Hi --

On Thu, 12 May 2005, Robert Klemme wrote:

> David A. Black wrote:
>
>> I wonder whether some of the non-consensus about the changes you've
>> been discussing originates in the difference between loop constructs
>> per se, and iterators.  (loop itself appears to be a method, though
>> oddly it does not identify itself as an iterator.  But an infinite
>> loop can't really "return" anything anyway.)
>
>>> x = loop do; break "foo"; end
> => "foo"
>>> x
> => "foo"
>
> Sorry, couldn't resist. :-))

I thought about that one and decided I didn't count it as the loop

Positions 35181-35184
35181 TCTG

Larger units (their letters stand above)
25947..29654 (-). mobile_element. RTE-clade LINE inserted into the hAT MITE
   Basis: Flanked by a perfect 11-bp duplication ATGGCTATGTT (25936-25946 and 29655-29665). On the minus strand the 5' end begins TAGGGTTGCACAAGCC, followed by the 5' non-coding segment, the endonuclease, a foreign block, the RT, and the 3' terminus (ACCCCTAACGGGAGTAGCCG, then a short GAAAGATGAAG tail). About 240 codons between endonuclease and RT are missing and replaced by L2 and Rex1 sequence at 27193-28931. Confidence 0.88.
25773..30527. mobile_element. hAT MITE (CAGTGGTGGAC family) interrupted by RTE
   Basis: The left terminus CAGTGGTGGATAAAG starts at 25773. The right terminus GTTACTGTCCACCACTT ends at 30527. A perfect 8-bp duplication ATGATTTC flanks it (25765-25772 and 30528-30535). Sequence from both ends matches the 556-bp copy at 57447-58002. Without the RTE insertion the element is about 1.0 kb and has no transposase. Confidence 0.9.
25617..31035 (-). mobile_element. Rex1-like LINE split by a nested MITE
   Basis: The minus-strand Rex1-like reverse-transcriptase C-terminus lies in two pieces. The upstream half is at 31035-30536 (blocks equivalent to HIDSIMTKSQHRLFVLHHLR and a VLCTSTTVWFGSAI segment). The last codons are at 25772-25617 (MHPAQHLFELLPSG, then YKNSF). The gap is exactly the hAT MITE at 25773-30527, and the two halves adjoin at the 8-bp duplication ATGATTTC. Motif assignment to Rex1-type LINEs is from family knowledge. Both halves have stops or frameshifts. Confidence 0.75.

"returning" :-)

>> So the non-traditional loops you've listed are basically method calls
>> (including 'for', which I believe is just an 'each' wrapper).  I don't
>> know that this has to be a determinant one way or the other, but I
>> realize it's something that I'd semi-perceived but not quite put my
>> finger on that separates these things into two pretty distinct
>> categories.
>
> Eventually there's most likely a loop construct buried - even in those
> method calls...  The difference might be smaller than you think: both are
> expressions that return something, so the difference between while and
> each is not too big.

It's not big conceptually, but while is a keyword and each is a
method.  As I said, I don't think that has to determine how they act
with regard to returning values (class is also a keyword, and its
return behavior is very method-like) -- it's just another semantic
factor to keep in view.


David

-- 
David A. Black
dblack / wobblini.net